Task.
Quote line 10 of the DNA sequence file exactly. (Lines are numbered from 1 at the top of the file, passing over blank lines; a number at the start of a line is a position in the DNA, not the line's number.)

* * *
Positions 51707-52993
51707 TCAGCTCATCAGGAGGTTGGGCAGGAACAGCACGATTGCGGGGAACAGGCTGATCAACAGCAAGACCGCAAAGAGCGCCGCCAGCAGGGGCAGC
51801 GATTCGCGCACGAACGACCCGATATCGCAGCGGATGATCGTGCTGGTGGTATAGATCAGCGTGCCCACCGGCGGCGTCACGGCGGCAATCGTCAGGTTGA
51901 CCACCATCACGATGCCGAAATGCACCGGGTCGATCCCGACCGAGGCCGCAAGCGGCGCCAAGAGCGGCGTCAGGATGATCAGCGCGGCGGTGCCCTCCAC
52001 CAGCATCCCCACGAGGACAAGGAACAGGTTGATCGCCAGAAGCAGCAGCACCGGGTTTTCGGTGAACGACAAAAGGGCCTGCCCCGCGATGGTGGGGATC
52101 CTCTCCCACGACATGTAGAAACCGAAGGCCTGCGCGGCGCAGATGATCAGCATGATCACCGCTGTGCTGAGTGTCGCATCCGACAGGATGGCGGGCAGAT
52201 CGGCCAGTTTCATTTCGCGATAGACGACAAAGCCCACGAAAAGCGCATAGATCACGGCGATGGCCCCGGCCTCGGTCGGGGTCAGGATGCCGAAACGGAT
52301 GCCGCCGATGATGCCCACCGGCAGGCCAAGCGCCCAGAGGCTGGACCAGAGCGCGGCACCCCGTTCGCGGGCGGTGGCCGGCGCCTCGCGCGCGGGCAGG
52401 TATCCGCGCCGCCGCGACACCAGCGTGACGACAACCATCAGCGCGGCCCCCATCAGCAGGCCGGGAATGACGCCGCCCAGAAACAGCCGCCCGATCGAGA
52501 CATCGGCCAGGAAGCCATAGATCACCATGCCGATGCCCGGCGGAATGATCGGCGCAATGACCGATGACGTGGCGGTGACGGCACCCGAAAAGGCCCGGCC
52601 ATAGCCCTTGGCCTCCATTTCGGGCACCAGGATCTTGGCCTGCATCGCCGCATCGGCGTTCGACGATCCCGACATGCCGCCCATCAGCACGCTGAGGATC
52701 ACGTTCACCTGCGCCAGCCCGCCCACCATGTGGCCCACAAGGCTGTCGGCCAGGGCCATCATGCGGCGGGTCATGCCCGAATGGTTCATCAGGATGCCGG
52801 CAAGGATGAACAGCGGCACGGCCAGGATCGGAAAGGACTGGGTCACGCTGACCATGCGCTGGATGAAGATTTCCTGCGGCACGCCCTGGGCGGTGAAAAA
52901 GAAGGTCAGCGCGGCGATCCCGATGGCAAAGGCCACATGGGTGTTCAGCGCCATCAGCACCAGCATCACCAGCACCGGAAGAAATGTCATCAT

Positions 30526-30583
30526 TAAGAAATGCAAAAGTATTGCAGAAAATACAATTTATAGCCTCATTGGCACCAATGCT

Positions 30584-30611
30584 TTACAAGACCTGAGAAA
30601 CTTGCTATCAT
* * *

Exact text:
52501 CATCGGCCAGGAAGCCATAGATCACCATGCCGATGCCCGGCGGAATGATCGGCGCAATGACCGATGACGTGGCGGTGACGGCACCCGAAAAGGCCCGGCC